Today, the government has finally published its energy white paper. After last year's energy consultation was ruled "seriously flawed", "misleading" and "manifestly inadequate and unfair" by a High Court Judge, this white paper outlines a new energy policy - and a new nuclear consultation.
Yep, despite a few ineffectual concessions to renewables and efficiency, Tony Blair is still busily spinning the nuclear industry's line: that nuclear power is the answer to climate change. And we still think he's dangerously wrong.
Writing in The Times today, Tony Blair says (the quotes in bold are all his):
"Nuclear power accounts for about a fifth of our electricity"
Sneaky. Nuclear power provides 19 per cent of our electricity but - much more importantly for both climate change and energy security - only 3.6 per cent of our energy. By just talking about electricity instead of energy, Blair's ignoring all the energy that's used to heat our homes, businesses and water, mostly provided by gas.
"[N]uclear power can help to underpin the security of our energy supply without increasing our reliance on fossil fuels."
The government keeps warning us about an impending energy gap in 2015 - and suggesting nuclear power as the answer. But, by the industry's own estimates, the first new nuclear reactor in the UK wouldn't be "taking effect" (the industry's words) until 2017 and the full fleet wouldn't be completed until 2025-2030. At the earliest. And, providing only 3.6 per cent of our energy needs, nuclear power would do almost nothing to plug the energy gap.
"We can meet our carbon dioxide emissions targets, but only if we are willing to think ahead... and give serious consideration to nuclear power."
Replacing our whole fleet of nuclear power stations would reduce our carbon emissions by just four per cent. Some time after 2024. Far too little too late to tackle climate change (and that four per cent would be wiped out by emissions from aviation expansion alone).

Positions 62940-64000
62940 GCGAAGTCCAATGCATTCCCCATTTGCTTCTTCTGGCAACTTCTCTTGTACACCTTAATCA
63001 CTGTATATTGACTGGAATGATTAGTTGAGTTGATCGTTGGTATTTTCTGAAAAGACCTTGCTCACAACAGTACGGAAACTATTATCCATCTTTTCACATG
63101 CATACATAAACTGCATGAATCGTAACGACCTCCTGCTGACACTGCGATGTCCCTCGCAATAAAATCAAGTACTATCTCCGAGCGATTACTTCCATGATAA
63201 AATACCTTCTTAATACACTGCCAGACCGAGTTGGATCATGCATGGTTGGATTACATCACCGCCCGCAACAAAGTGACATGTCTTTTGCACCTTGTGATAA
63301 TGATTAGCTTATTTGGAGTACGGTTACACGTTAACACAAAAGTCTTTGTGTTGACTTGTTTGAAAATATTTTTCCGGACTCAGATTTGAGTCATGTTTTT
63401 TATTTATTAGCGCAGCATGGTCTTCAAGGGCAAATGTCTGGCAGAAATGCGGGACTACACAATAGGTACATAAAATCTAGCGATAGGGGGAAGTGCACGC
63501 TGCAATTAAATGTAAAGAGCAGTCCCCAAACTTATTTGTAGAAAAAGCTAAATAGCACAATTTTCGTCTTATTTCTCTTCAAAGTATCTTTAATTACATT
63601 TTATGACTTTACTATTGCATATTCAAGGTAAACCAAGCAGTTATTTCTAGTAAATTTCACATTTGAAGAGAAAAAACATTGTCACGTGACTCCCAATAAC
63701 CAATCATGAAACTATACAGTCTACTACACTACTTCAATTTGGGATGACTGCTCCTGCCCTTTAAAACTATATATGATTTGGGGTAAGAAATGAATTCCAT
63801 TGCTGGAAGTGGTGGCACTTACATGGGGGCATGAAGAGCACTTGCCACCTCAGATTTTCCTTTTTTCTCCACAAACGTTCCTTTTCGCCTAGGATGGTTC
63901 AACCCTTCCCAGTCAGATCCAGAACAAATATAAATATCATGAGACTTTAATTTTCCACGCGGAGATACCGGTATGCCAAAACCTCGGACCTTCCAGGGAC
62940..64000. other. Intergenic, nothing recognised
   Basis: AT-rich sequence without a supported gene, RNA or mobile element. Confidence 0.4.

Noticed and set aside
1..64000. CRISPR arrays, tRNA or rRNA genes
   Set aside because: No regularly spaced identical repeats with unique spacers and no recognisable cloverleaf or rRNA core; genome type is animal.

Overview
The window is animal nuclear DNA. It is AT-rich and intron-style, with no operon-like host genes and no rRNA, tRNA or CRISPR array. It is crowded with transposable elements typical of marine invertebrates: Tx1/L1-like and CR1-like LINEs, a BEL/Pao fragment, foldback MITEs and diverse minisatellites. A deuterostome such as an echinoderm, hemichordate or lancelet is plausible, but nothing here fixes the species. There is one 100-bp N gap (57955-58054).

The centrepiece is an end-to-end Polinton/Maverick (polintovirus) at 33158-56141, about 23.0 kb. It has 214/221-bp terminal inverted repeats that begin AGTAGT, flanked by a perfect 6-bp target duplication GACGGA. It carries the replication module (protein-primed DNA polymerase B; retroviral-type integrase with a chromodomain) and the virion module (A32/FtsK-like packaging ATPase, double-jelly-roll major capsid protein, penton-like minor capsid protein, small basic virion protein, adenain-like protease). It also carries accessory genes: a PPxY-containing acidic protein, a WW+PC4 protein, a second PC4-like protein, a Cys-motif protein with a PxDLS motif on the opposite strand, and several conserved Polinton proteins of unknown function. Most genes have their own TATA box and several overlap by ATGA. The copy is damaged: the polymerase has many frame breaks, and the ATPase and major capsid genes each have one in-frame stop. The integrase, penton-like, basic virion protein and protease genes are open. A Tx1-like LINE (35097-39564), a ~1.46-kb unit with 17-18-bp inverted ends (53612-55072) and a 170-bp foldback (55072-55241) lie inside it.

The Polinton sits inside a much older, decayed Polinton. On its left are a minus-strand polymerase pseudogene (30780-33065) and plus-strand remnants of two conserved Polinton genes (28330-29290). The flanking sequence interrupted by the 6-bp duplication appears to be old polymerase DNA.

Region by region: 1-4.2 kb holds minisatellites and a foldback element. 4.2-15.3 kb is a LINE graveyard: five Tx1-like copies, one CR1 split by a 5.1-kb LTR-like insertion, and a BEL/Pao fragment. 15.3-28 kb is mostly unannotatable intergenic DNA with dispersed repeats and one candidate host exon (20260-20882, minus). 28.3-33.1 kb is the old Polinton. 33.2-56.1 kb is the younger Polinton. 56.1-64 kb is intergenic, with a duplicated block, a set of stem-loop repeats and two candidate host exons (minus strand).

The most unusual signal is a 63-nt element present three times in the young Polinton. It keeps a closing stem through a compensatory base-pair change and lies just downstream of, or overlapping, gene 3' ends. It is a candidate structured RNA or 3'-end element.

"To exclude nuclear would be a big mistake."
To include nuclear would be delusional. We've already covered the fact that it won't deliver the emissions cuts and can't plug the energy gap. We'll leave aside the issues of radioactive waste for now - you've heard it all before. We'll ignore the fact that Scotland's new SNP/Green coalition has said no to nuclear power (without Scotland, where does Blair plan to put the new power stations? On sites in the South-East known to be seriously at risk from sea level rise and flooding?) Let's just look at the economics for a second.
A new nuclear power station has never been built on time and on budget, anywhere in the world. In fact, the average nuclear power station is finished four years late and 300 per cent over budget. Building a new fleet of new power stations will cost, based on past experience, between £20 and 40 billion - and that's ignoring the billions that will be spent on operation, waste management and decommissioning. Research from the US found that every pound spent on nuclear would deliver 10 times the cut in carbon if it was spent on efficiency instead.
Nuclear power relies on private investment - and no investor with a passing knowledge of the industry would touch a proposition like nuclear power with a barge pole. Unless of course the government keeps subsidising investors with guarantees - in which case tax payers will pay through the nose for a technology that won't stop climate change.
A few days ago, Alistair Darling said: "I respect the views of someone who says they don't want nuclear in any circumstances whatsoever. Fair enough. Right, tell me what the alternative is. If there was an easy answer that had low carbon, no cost, no eyesores, somebody would have found it."
We've found it! The Conservatives, Lib Dems and Greens all agree with us. Our supporters have been writing to MPs about it for ages. 32,000 people have watched our film about it on YouTube. It already provides over 50 per cent of Denmark's electricity supplies. It's decentralised energy.
Maybe it just doesn't have a catchy enough name for New Labour. For a system that would double the efficiency of our power stations, slash our carbon emissions, cost us less than nuclear power and leave no radioactive waste, it certainly hasn't attracted a lot of interest from government.
If you need facts, figures and appendices to persuade you, I'd recommend starting with this briefing on today's energy white paper. Or for a more laidback option, watch our film on decentralised energy.